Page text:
A pack of woolly beasts descended upon Foggy Bottom Monday in a show of horticultural power.
Members of GroW Garden invited a small flock of about 10 sheep to graze on the garden’s weeds in an effort to maintain the land in a sustainable manner.
Nicholas Smaldone, a GroW manager and senior studying international environment studies and English, said members of the community garden used their student organization budget to rent sheep from Lamb Mowers, a company that offers sheep for rent to feed on private spaces. Smaldone said the sheep chew down the ground cover of weeds and fertilize the soil from their droppings, sustainably integrating animals into a city campus.
Smaldone said Lamb Mowers founder Cory Suter said at least five sheep were unable to graze on the community garden because they were close to giving birth, which is common among female sheep nearing the spring. Smaldone said despite this trend, the sheep “did a number” on the GroW Garden’s weeds.
“Especially in the spring, when we’re getting ready for the growing season and the fall, when we’re kind of putting the gardens to bed, animals, in general, can play a huge, beneficial part in our process,” Smaldone said.
Smaldone said Grow Garden members sought out a way to get animals more involved in their garden “a few months ago” because sustainable agriculture and “agroecological” models point to the integration of plants and animals in a food system.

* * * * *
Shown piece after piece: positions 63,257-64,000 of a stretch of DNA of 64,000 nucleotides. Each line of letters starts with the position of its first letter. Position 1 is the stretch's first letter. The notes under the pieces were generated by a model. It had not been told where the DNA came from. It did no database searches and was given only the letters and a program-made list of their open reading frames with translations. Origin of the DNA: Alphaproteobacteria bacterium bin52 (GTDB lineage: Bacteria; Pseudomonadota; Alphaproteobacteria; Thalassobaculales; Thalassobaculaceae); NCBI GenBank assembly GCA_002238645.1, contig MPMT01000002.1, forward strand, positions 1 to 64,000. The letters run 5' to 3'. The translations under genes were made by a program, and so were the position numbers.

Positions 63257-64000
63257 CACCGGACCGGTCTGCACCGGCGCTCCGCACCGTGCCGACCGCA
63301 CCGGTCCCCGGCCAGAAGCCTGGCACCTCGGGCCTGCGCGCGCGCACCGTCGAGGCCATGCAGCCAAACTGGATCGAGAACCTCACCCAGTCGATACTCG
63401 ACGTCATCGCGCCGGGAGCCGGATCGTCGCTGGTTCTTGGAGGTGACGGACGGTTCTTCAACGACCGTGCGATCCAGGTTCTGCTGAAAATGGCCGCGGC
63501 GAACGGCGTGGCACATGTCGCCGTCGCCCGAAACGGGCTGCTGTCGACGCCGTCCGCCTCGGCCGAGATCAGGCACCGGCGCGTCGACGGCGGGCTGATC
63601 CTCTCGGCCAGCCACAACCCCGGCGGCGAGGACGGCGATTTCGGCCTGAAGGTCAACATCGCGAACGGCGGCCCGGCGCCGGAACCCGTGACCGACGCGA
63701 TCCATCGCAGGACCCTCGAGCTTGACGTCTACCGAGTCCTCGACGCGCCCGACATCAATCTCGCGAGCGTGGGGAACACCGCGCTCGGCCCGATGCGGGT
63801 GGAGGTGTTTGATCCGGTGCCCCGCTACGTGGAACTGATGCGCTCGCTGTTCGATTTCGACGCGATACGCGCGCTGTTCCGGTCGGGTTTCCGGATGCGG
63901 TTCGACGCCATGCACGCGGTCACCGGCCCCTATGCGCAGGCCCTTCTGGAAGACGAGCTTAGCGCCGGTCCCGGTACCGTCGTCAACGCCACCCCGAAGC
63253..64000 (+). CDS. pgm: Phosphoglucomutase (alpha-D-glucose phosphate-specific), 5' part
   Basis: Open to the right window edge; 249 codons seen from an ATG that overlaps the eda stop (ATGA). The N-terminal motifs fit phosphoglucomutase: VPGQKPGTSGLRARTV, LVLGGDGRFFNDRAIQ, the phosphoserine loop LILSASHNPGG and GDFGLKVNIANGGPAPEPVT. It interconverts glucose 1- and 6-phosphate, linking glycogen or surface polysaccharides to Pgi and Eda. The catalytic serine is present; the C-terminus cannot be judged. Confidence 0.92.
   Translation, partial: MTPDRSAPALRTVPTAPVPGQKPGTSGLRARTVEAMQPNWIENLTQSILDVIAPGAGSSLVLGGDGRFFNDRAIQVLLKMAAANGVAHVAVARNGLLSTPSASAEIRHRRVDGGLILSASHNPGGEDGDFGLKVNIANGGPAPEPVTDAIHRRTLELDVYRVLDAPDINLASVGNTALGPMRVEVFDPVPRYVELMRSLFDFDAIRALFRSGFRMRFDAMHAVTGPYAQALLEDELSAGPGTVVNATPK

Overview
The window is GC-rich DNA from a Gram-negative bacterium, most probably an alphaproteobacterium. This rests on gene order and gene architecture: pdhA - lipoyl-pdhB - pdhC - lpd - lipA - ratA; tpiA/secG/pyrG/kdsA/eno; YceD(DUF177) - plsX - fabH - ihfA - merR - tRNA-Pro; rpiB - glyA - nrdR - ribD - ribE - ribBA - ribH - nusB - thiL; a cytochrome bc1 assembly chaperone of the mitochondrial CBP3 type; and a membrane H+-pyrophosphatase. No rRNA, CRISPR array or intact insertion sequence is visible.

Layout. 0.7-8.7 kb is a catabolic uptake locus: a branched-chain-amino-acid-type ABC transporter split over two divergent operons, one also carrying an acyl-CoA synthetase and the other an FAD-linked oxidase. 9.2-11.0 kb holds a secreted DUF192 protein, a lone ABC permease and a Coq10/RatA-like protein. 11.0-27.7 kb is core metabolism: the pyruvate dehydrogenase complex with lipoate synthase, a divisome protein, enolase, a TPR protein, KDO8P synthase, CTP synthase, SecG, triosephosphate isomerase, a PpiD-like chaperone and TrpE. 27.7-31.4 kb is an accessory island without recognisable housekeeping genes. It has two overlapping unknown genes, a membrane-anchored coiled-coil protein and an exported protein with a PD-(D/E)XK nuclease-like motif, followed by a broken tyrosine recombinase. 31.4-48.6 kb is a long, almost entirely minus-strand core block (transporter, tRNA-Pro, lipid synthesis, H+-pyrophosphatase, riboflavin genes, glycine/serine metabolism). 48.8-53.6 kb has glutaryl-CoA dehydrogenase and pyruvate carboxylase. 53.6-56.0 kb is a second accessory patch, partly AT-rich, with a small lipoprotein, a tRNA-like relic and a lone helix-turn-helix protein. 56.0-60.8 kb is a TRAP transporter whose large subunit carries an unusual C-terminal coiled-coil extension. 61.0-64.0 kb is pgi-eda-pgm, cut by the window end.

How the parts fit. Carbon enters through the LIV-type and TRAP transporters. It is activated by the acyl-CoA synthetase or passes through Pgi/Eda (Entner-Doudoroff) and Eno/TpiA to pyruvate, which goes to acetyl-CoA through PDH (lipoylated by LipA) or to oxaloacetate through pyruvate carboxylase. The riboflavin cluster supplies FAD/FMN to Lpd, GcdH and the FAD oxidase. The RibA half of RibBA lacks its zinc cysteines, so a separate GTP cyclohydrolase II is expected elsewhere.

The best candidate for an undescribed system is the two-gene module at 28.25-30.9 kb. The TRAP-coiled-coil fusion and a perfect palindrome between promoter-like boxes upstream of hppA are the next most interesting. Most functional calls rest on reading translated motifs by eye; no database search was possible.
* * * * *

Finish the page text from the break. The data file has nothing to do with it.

“We wanted to try and experiment,” Smaldone said. “We wanted to try to imagine a more sustainable city.”
Smaldone said the organization hopes to hire the sheep again and extend their grazing to other green spaces on campus, but their finances are “limited.” Smaldone said he hoped the University’s “very-good reception” of the event – with students forming a crowd to see the sheep outside the garden – may lead to GW officials taking up the cost in the future.
He said despite GroW Garden not advertising the sheep’s incoming presence to campus, many students were “very happy” to see the sheep. He said it’s important to remember that the sheep are there for a certain purpose, not for an anti-stress petting zoo during exams.
“I like to reiterate that this was not a therapy thing,” Smaldone said. “This was not a midterm thing. This was a sustainability thing.”
This article appeared in the March 9, 2023 issue of the Hatchet.